Lab renovations expand space to accommodate growing classes

Anatomy lab renovation

Expansion area of the anatomy laboratory will increase the current space to accommodate 150 first-year veterinary students in three different courses, improve ventilation and lighting and enhance the audiovisual capabilities.

Significant renovations of both the surgical and anatomy laboratory space within the college’s Veterinary Academic Building were completed in February to better accommodate the increased number of D.V.M. students now using these spaces.

As part of the UF College of Veterinary Medicine’s effort to address the national shortage of veterinarians, last spring, Florida legislators agreed to fund 20 additional in-state students, raising the class size to 150 students effective last fall. Members of the Class of 2026 are currently using both laboratories as part of several separate courses required in their curriculum.

Surgery lab renovation showing monitors

The renovated operating room space has 18 surgery stations, with wall oxygen, suction and medical gas scavenging. Each table has a monitor that is connected to a media system where instructional videos or live camera demonstrations can be used to guide student learning.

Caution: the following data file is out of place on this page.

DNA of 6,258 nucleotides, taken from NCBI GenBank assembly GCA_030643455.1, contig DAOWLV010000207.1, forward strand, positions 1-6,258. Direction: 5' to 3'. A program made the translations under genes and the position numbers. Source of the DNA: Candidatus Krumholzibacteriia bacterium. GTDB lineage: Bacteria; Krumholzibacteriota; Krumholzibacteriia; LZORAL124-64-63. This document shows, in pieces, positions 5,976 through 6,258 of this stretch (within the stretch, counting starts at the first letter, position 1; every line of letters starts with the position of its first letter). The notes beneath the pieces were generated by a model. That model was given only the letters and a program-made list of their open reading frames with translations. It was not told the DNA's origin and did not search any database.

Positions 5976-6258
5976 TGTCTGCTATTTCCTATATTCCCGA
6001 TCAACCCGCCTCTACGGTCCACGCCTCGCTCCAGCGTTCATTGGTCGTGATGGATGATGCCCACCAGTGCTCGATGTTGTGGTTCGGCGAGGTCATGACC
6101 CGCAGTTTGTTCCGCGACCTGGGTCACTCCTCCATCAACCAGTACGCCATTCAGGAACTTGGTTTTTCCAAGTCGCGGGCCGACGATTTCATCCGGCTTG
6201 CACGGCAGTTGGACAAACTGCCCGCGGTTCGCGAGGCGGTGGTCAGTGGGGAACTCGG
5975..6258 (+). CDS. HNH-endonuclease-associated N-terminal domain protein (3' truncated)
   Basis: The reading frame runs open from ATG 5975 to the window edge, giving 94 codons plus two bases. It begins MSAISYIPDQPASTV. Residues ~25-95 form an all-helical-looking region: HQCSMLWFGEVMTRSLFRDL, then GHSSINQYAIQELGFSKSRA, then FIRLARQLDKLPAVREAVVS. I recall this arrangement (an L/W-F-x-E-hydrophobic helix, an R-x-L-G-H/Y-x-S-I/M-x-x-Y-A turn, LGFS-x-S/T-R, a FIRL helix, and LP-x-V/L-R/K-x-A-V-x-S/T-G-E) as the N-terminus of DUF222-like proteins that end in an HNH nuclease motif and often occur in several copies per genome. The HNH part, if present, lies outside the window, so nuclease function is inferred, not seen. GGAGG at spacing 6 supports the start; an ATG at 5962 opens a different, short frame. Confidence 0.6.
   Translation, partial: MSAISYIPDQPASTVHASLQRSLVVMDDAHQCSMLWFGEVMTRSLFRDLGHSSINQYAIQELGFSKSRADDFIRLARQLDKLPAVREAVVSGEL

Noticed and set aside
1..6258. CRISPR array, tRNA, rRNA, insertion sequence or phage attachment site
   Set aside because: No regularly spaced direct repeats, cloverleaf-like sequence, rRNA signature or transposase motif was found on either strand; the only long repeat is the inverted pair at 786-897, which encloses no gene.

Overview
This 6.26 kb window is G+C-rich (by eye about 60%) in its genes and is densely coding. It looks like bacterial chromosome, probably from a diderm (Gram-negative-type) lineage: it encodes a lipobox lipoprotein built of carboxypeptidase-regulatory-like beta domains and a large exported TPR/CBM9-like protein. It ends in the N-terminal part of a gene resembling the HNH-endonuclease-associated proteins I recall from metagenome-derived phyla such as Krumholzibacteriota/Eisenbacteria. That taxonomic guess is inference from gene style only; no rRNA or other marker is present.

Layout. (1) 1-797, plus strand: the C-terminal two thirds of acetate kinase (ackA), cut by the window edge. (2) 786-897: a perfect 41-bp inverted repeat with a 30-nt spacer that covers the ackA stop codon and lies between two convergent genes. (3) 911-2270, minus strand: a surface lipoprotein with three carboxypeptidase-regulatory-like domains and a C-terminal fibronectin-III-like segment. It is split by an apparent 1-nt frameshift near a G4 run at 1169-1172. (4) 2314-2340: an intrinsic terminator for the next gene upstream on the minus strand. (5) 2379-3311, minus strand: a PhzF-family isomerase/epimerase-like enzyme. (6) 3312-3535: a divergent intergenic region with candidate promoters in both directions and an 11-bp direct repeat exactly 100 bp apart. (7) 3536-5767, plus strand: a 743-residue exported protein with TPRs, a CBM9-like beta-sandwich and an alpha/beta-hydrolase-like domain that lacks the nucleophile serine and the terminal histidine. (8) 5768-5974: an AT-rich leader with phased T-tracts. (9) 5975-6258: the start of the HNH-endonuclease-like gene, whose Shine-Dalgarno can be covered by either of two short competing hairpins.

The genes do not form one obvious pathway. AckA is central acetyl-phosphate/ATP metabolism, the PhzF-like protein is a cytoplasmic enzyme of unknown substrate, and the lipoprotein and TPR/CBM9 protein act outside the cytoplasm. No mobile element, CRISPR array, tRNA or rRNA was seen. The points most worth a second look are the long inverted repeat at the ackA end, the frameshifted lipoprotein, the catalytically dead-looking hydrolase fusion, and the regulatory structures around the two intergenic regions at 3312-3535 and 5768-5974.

The $3 million estimated costs for increased faculty support, building expansions and renovation were supported by the state legislature in response to an identified state and national shortage in veterinary professionals, as the profession struggles to meet increasing demands for animal care.

Planning for the renovation began in 2021 under Dr. Tom Vickroy, as the college paved the way for increased class size. Working closely with technical staff and faculty who lead the teaching laboratories, the planning team included key improvements in animal housing, the anesthesia induction area and the surgical scrub sinks, allowing 18 spay/neuter surgeries to occur simultaneously in the newly renovated surgery area.

New sinks, part of lab space renovation

The revised scrub sink area features 11 automated sinks and additional space for gloving and gowning as the students prepare for surgery.

Renovated kennel space

Eighteen new dog kennels conform to the latest recommendations for low stress animal handling, with an enlarged living space and drains in each run for effective surface cleaning.

This crucial program enables veterinary students to get required hands-on experience in surgery, while providing free spay-neuter services for local rescue and shelter agencies in a win-win for both trainees and animals. The anatomy area was physically expanded to allow all 150 students to train simultaneously, while expansions in the teaching staff will maintain our excellent faculty to student ratio at the college.

Second year veterinary students in the Class of 2025 have already begun to use the new surgery teaching laboratory, with notable improvements to the training environment. The first expanded class, the Class of 2026, began using the new anatomy lab in January as part of their first year curriculum. Both areas were planned with an ability to expand to 160 students allowing for additional class expansions in the future.


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